Flypaper

This weekend, the US Department of Education made more information available on stimulus funding.???? I haven't made my way through it all yet, but it's not at all what I was expecting.???? Folks had been using the term ???????guidance??????? (which has a specific meaning) for what was coming out, but that's not what we got.???? What was made available is more about logistics than content. ????So you'll find worthwhile information on when different streams of funding will be made available, what entities have to do to become eligible, etc.???? What you won't find is specific, meaty stuff on how the Department expects funds to be used.

If you're an ED insider, reporter, savvy DC operator, or anyone else for that matter, and you have more information or think I'm off base here, reach me at [email protected].

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Amy Fagan

So here's an inspirational article about a once-struggling Florida school that pulled itself up from a "D/F" rating to an "A" rating two years in a row (and they expect a third "A" this year). The article explains just how Blanton Elementary--one of the poorest schools in Pinellas Park--managed to make the shift. A large part of the piece showcases the motivation and leadership of the principal, Deborah Turner. And the piece argues that the school actually isn't alone--apparently "nearly 1 in 4 elementary schools across Florida with poverty levels above 70 percent have improved as much if not more than Blanton in the past five years," according to a St. Petersburg Times review of FCAT (Florida Comprehensive Assessment Test) scores. Of course it isn't easy at all--it takes time to get the right people and processes in place, says Oscar Robinson a former area superintendent who originally broke the F news to Turner. But looking at Blanton's story, it does seem to be very possible....

First, I'm thrilled to be affiliated with TBFI and have the chance to contribute to Flypaper.???? Thanks Checker, Mike, Eric, and team.???? It's been great.

Like many others, I'm waiting for ED to release its guidance on the stimulus.???? It's late already, but that's no surprise.???? One big lesson I learned during my time at ED is that official documents like this take forever to get out.???? There are countless drafts, an internal clearance process, OMB input, White House/DPC input, and on and on and on.???? Add to this that lots of senior positions at ED are still unfilled (and many of the folks in place are new to DC), and you can see that this may take a while???????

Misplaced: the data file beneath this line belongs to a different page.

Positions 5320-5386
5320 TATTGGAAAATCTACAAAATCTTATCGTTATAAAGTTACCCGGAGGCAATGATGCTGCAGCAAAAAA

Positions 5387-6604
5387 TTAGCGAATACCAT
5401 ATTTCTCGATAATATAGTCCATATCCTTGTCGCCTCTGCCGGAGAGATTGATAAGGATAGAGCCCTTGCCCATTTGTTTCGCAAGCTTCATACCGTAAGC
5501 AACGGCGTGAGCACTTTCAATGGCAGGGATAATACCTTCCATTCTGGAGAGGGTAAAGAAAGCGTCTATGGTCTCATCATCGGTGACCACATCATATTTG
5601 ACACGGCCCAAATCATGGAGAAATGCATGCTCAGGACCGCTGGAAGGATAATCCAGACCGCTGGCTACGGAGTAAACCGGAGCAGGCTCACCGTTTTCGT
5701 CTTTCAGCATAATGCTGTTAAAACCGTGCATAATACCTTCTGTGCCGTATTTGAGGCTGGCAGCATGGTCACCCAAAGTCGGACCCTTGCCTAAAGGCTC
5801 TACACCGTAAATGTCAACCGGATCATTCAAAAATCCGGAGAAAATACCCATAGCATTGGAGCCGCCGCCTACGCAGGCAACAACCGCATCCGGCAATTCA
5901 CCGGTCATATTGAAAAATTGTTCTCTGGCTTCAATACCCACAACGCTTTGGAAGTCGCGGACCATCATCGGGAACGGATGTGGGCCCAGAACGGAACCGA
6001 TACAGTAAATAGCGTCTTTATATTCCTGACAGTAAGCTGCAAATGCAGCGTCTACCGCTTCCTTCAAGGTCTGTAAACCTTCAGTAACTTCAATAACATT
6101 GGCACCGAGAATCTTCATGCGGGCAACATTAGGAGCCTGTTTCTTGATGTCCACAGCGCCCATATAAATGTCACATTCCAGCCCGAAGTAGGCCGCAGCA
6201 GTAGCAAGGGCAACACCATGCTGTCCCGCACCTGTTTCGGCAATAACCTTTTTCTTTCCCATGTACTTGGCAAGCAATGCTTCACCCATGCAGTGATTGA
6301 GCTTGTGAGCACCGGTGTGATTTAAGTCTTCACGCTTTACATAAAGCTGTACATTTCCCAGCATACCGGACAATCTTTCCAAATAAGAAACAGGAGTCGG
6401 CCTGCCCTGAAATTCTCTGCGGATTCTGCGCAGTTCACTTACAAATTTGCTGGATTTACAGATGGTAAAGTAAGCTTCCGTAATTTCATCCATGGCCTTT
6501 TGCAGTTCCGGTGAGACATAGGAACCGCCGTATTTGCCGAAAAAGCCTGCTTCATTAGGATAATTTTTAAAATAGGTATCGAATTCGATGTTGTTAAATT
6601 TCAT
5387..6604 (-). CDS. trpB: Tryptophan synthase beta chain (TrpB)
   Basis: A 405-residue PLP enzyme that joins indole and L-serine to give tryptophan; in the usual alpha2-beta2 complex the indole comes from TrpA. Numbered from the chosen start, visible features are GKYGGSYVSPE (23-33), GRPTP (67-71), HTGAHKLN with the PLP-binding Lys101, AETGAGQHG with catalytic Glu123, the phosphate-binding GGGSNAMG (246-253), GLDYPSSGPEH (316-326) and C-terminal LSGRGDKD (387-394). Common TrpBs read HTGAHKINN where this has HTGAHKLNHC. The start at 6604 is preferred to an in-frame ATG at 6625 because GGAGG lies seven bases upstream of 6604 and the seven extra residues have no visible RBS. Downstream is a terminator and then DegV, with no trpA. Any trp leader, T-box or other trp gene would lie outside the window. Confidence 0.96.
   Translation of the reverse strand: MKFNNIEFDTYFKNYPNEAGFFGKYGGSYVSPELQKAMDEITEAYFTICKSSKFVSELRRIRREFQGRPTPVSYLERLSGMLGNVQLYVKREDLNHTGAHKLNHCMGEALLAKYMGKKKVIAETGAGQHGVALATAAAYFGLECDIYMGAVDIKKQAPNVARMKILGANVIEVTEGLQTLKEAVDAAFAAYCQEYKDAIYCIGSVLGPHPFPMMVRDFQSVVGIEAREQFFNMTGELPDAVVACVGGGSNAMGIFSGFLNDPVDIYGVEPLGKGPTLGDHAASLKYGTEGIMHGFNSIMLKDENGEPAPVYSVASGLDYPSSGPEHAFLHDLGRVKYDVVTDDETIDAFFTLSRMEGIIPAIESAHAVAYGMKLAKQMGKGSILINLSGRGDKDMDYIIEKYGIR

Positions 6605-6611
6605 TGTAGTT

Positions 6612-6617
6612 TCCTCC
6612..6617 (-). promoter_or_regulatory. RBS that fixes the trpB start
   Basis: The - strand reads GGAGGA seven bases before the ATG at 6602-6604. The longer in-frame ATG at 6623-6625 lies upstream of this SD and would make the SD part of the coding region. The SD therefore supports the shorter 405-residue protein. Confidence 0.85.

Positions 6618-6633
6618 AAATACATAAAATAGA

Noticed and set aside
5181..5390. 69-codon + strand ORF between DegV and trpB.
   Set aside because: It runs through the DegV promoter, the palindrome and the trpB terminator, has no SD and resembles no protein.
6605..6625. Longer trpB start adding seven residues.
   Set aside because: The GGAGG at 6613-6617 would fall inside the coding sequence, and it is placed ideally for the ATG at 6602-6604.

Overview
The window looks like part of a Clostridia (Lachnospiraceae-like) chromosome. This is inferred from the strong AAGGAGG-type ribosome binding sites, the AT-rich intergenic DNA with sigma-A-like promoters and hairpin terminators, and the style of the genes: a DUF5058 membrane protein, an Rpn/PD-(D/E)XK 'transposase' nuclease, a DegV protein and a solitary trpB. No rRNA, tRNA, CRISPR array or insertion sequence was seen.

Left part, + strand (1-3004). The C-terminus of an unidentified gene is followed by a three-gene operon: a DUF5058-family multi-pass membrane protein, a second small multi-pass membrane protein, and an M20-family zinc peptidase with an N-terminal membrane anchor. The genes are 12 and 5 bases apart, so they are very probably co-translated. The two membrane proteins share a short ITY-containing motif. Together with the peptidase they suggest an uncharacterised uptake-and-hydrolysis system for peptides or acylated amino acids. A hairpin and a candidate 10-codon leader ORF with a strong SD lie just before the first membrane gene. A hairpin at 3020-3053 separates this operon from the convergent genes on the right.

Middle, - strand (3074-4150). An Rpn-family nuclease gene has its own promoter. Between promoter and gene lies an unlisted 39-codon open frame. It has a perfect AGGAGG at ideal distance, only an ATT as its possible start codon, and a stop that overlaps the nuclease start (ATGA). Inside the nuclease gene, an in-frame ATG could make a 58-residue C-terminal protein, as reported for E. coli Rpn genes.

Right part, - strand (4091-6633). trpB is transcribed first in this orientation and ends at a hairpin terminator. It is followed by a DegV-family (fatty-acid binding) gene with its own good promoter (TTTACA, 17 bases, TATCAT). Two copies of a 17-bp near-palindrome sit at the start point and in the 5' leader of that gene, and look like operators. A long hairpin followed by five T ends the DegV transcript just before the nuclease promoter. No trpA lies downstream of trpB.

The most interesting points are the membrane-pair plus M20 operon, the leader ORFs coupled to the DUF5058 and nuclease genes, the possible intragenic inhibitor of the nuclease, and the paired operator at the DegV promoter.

Terry Ryan has already written about the charters challenges out in Ohio, but the proposal is even worse than I expected????????less funding, more reporting, messing with facilities, and banning for-profits.???? Take a look if you're interested in charter stuff.???? And incidentally, didn't somebody recently write about being optimistic about the future of charters????? Egad.

Be sure to check out Mike's thorough treatment of the Duncan-voucher news.???? Two quick...

The New York Times reports on the state legislature's pending decision on renewing mayoral control in the Big Apple.???? Unfortunately, and maybe unsurprisingly, the debate--or at least the article--is not so much about student performance or reforming New York City Public Schools; it's about the reaction to????Joel Klein's penchant for aggressively pushing for change at the expense of political niceties.

One other reason you might consider reading the article:???? You'll want to see for yourself how the reporter makes eating pizza with Alan Alda relevant to education reform.

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The Education Gadfly

Check out our long-overdue "The Accountability Illusion" event video. You can read the full report here. Don't forget to check out our "Fix That Failing School" video game!

I've already parsed the meaning of Arne Duncan's statements about Washington's school voucher program (he doesn't think vouchers ???ultimately are the answer??? because they're not ???ambitious??? enough).

Now it's time to give them the Reform-o-Meter treatment. When the news first broke yesterday, it appeared that a ???Red Hot??? rating was in the offing. After all, here's a Democratic Secretary of Education, voicing support for a program whose future is hanging in the balance, a program coming under attack from Congressional Democrats who want to pull the plug a year from now and send all of its participants back to the public schools from where they came.